Hunger is a powerful motivator – one that can send you running to the closest snack machine for empty-calorie munchies. Willpower can help you control the impulse to eat something you know you shouldn’t, but wrestling the hunger monster is not something you want to do all the time. It’s better to control hunger in the first place. Fortunately, there are ways to get a better grip on your appetite.
What Causes Hunger?
Your body has mechanisms in place to ensure it gets the nutrients and energy it needs for survival. It’s called hunger. The exact sequence of events that triggers hunger isn’t completely understood, but it involves the interplay of hormones like leptin and ghrelin that signal the brain when you’re low on energy or in a well-fed state.
Leptin is produced by fat cells and is released in higher concentration after a meal to signal a high-energy state. After you haven’t eaten for several hours, leptin levels start to drop, and the “hunger hormone” or ghrelin, produced by cells in the lining of your stomach, kicks in, creating hunger pangs and the desire to munch.
Of course, it’s never quite that simple. Other hormones like cortisol, insulin, peptides released from intestinal cells and recently discovered neuropeptides called orexins affect leptin and ghrelin levels or impact hunger by their effects on the brain. Dieting affects levels of hormones like leptin too, causing leptin levels to drop so hunger kicks in.
Lack of sleep has an impact too. Skimping on sleep increases ghrelin and decreases leptin levels, all of which increase hunger. Based on this, two ways to control hunger are to not restrict calories too much by “dieting” and to make sure you’re sleeping a minimum of 7 to 8 hours a night.
Other Ways to Control Hunger
There are other simple steps you can take to better control hunger so you’re not constantly wrestling with your appetite hormones. Here are some tips:
Eat more high-volume foods. High-volume foods are those with a greater water content – think soup, fruits and veggies. The high water content of these foods adds bulk and increases satiety. Foods high in fiber also add bulk because they expand and form a gelatinous-like substance in your digestive tract. Many experts recommend starting a meal with a high-volume food like a bowl of soup to increase satiety and reduce how many calories you eat the rest of the meal. That’s good advice.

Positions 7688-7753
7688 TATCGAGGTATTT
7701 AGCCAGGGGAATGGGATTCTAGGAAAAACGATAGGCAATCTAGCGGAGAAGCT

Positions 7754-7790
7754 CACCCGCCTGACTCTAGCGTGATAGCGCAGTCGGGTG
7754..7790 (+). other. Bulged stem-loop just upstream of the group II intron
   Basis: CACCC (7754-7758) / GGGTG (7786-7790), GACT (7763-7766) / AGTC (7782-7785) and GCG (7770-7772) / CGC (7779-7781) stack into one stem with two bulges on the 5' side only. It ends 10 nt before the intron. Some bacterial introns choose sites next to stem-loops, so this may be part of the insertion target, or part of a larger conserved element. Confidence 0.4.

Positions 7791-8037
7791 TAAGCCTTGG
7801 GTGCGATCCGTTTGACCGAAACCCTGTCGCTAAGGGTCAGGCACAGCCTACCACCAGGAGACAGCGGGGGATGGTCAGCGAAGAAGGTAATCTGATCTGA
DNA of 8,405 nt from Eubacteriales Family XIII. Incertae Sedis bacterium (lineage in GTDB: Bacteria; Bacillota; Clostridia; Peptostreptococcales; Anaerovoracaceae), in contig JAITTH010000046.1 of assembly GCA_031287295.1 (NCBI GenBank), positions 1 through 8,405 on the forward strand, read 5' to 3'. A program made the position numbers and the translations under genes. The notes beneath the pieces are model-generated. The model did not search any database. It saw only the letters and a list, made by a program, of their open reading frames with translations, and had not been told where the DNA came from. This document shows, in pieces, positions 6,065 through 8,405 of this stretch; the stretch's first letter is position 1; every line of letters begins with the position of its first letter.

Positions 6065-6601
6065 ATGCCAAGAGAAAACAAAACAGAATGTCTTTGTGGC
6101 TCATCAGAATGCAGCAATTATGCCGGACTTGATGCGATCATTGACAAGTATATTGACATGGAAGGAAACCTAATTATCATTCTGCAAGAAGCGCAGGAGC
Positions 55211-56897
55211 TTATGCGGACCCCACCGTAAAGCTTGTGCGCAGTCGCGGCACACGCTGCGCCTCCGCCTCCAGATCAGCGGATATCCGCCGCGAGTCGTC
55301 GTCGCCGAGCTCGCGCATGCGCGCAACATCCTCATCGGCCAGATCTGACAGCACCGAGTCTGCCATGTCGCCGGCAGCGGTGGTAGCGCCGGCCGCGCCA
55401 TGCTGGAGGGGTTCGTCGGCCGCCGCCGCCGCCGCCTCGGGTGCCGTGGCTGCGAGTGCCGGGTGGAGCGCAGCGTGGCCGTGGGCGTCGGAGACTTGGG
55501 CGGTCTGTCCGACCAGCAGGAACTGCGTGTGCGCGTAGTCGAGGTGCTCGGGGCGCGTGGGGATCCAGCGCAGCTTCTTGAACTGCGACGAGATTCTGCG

Begin the day with breakfast – and a high-protein one at that. When you eat protein, it increases release of a peptide called peptide YY that suppresses appetite. Start the day with 30 grams of high-quality protein. Eggs are a good choices and one of the more satiating foods you can eat. Then eat some form of lean protein at every meal to help control hunger.
Dividing your calorie intake into smaller, more frequent meals may help reign in hunger too. Although research doesn’t always support the idea that eating more frequent meals helps with weight loss, there’s some evidence that it controls hunger. The key is to keep your calorie intake consistent and consume those calories in six meals instead of three. Many people who try this end up eating MORE calories. Monitor your calories closely, and be sure each small meal contains some protein.
Don’t be afraid of fat. When you eat fat, it slows down gastric emptying. This helps with hunger control since foods stays in your stomach longer and reduces production of ghrelin. Pine nuts contain a type of fat called pinolenic acid that stimulates a peptide called GLP-1 and the peptide hormone CCK, produced by your intestines, which boosts satiety. Sprinkle them on salads or into soups. Try toasting them to bring out their flavor.
Do high-intensity exercise. Some but not all studies show that high-intensity exercise suppresses ghrelin for variable periods of time after a workout. Low and moderate-intensity doesn’t appear to have the same benefits, but taking a brisk walk can sometimes stop a craving, probably by switching your focus away from food.
The Bottom Line?
Hunger is a complex but very powerful motivator. Fortunately, changing the composition of your diet and the frequency with which you eat it can help reduce those hunger pangs that cause you to snack on the wrong foods. That’s a good thing when it comes to controlling your weight.
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Nature.com Online. “High-protein diet reduces appetite”
IDEA Health and Fitness Association. “Meal Frequency & Weight Loss”
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AJP – Regu Physiol January 2009 vol. 296 no. 1 R29-R35.